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Loss of thrust (both engines) on 737/320

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Loss of thrust (both engines) on 737/320

Old 22nd Apr 2023, 08:28
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Smile Loss of thrust (both engines) on 737/320

So, I was basically working on a project where I'm analysing some crucial decision making processes that pilots would undergo during a Non normal scenario.

One of the key ones, is of course, a Dual Engine Failure.

The question is, would you attempt multiple windmill relights, while being at a non-optimal speed (Above Green Dot in the case of a 320) or would you rather go for best glide speed (At or Near Green Dot), and try a Bleed Air start via APU.

A few important factors to consider (in my opinion):
1. Modern Engines are insanely reliable- Thus, for 2 simultaneous failures to occur, you almost certainly have a common issue (no fuel, contaminated fuel, failure of suction feed due to G-Force, severe icing, birdstrike)
2. Nearest Airfield- If anyways you are not gonna be able to land at an airfield at best glide (for eg. during ETOPS), then I would assume that you'd try your best to get the engines started.
3. Pressurisation- A higher FL (like FL400) would be quite problematic in terms of pressurisation, especially if you're gonna descend at Green Dot, since APU Bleed might not be enough



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Old 22nd Apr 2023, 09:07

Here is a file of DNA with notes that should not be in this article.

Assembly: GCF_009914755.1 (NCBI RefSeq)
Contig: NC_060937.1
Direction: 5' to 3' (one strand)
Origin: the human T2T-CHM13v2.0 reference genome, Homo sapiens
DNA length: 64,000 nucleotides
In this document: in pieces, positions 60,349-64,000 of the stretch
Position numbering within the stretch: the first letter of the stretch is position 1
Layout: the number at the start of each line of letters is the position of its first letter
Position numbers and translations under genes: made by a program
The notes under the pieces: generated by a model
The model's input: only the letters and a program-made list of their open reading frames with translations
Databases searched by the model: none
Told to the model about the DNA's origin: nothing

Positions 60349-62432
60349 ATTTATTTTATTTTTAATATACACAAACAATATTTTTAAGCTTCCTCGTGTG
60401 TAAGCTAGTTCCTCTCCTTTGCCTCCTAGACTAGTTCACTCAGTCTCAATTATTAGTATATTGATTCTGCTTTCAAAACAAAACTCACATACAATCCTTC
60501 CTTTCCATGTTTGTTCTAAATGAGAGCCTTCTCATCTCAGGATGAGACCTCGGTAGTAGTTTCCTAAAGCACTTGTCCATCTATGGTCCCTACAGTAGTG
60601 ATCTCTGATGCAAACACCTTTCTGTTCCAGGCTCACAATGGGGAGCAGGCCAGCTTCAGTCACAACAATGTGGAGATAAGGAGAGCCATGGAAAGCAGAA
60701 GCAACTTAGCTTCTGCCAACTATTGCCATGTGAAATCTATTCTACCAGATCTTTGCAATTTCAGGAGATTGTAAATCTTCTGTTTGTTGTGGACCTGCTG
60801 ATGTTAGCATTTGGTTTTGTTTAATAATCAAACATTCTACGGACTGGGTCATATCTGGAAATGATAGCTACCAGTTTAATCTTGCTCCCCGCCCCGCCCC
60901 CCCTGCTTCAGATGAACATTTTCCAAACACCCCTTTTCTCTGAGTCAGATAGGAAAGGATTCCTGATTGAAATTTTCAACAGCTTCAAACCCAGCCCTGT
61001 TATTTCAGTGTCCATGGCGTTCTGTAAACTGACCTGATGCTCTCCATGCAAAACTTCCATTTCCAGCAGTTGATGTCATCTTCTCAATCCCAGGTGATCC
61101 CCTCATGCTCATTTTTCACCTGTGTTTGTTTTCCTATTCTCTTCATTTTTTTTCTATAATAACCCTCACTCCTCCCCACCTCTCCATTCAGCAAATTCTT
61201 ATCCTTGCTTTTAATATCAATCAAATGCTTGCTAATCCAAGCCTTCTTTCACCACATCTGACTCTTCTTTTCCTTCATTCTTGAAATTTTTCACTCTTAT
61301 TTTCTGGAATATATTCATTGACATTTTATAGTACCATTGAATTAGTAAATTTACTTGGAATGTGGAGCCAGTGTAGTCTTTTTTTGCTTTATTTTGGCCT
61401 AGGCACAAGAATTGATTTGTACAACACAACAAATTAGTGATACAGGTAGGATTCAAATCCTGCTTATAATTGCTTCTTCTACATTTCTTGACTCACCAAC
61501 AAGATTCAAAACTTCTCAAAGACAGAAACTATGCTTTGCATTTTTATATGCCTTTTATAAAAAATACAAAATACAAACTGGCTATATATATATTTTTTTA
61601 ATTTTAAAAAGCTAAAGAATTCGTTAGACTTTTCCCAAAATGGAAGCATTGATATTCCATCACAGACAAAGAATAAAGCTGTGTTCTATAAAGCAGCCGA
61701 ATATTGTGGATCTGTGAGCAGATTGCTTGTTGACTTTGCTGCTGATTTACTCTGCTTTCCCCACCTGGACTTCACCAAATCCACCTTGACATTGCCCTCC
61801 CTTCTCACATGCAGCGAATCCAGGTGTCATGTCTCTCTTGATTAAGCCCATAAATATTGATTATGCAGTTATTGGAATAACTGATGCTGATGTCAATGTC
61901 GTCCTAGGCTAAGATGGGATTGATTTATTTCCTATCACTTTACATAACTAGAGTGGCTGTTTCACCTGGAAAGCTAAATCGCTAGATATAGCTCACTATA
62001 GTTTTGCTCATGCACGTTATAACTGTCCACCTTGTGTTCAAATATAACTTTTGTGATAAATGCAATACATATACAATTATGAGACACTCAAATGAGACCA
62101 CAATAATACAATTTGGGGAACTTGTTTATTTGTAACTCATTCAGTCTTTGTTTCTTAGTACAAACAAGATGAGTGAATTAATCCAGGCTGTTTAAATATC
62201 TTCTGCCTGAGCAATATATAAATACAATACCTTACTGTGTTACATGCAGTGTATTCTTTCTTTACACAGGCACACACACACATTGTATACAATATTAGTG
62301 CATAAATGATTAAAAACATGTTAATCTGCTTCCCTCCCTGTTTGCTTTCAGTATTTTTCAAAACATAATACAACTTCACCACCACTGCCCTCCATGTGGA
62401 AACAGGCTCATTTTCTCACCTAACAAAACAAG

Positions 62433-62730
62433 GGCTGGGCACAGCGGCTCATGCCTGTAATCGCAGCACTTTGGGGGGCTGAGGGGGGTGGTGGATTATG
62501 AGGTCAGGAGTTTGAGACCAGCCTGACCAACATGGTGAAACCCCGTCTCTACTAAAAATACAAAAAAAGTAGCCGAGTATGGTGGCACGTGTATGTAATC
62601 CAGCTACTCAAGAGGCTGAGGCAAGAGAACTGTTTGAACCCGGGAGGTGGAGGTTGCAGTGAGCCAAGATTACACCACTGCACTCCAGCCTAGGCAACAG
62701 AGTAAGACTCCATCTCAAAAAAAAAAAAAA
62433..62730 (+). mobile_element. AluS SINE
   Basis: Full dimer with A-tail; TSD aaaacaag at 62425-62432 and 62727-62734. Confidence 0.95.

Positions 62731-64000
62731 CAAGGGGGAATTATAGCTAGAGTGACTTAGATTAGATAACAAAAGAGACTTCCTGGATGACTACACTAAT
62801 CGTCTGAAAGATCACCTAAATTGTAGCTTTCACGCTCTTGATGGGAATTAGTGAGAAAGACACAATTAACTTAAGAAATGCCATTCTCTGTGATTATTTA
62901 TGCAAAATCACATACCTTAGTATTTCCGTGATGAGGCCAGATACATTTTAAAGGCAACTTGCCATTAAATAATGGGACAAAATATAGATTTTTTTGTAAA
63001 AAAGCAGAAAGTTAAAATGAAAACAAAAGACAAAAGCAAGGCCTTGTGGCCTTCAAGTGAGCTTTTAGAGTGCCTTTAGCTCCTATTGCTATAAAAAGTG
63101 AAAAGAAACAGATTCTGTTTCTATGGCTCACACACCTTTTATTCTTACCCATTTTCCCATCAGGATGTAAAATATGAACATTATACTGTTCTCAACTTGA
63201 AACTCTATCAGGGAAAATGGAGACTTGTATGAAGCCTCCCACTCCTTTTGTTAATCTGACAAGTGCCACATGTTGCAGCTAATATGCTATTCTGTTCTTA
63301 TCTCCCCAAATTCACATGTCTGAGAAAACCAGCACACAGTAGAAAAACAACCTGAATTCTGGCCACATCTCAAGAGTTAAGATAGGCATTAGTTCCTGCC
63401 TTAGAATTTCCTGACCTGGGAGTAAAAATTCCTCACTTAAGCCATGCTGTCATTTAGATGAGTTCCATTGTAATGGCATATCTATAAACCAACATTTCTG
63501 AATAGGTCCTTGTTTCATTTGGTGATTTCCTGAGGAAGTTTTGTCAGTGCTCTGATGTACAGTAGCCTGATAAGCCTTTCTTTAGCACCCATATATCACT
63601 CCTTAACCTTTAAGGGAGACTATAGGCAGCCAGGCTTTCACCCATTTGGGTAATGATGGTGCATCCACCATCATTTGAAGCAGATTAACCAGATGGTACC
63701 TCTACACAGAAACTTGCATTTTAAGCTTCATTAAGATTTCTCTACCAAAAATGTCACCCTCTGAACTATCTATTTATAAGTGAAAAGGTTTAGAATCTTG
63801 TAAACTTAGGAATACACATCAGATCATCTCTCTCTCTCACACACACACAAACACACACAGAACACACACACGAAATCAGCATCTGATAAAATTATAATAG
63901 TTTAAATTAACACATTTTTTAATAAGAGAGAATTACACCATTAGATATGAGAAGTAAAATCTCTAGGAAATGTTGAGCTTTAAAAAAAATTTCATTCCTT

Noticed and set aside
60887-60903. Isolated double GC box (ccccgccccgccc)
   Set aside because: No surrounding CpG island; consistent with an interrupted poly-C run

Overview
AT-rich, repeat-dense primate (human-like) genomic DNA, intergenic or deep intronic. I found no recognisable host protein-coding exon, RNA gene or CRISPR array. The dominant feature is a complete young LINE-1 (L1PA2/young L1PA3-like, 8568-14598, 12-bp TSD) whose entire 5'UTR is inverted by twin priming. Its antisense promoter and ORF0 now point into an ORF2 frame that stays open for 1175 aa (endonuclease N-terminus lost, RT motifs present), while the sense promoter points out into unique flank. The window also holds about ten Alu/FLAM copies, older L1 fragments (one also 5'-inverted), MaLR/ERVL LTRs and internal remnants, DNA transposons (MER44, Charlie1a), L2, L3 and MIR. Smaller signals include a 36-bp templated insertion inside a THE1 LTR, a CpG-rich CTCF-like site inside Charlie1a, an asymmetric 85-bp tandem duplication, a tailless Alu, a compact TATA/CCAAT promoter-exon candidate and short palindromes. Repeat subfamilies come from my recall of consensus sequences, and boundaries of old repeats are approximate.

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Whatever might be concluded in theory, calm thoughts remote from a real event, it will not be reflected in practice.

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Old 22nd Apr 2023, 09:17
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Originally Posted by safetypee
Whatever might be concluded in theory, calm thoughts remote from a real event, it will not be reflected in practice.
I completely agree with you. In the Hudson ditching, the switching on of the APU was an excellent choice (and an example of how good systems knowledge is incredibly important).

My only point here was, that with a Dual Eng. Failure @ Cruise, you would have a certain amount of time to make the decision to fly green dot or faster... with potentially severe consequences.
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Old 22nd Apr 2023, 09:34
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Originally Posted by Zar_1
So, I was basically working on a project where I'm analysing some crucial decision making processes that pilots would undergo during a Non normal scenario.

One of the key ones, is of course, a Dual Engine Failure.
These studies have already been done on the ground and are reflected in the checklists.

The basic philosophy of Boeing is that if it is a dual engine failure, the possibility of having a dual _catastrophic_ failure is extremely remote. So the initial reaction high altitude is always to go for a higher speed and a restart to get at least one engine running again (and it doesn't stop you from steering into a certain direction).It is only once you start to pass FL200-150 the APU becomes an option and you can have some kind of idea of what caused the dual engine failure and you can adapt your actions.

Some people will say: what if you are remote from an airfield? The fact you are remote is a pretty clear indication the engines have been working fine for a long time, so the source of the dual engine failure is "outside" and "local". Hence you need to clear the area as quickly as possible (in case of volcanic ash, a descent is the way to go), keep high speed, and continue to go for optimal speeds for restarts.

Last edited by BraceBrace; 22nd Apr 2023 at 09:48.
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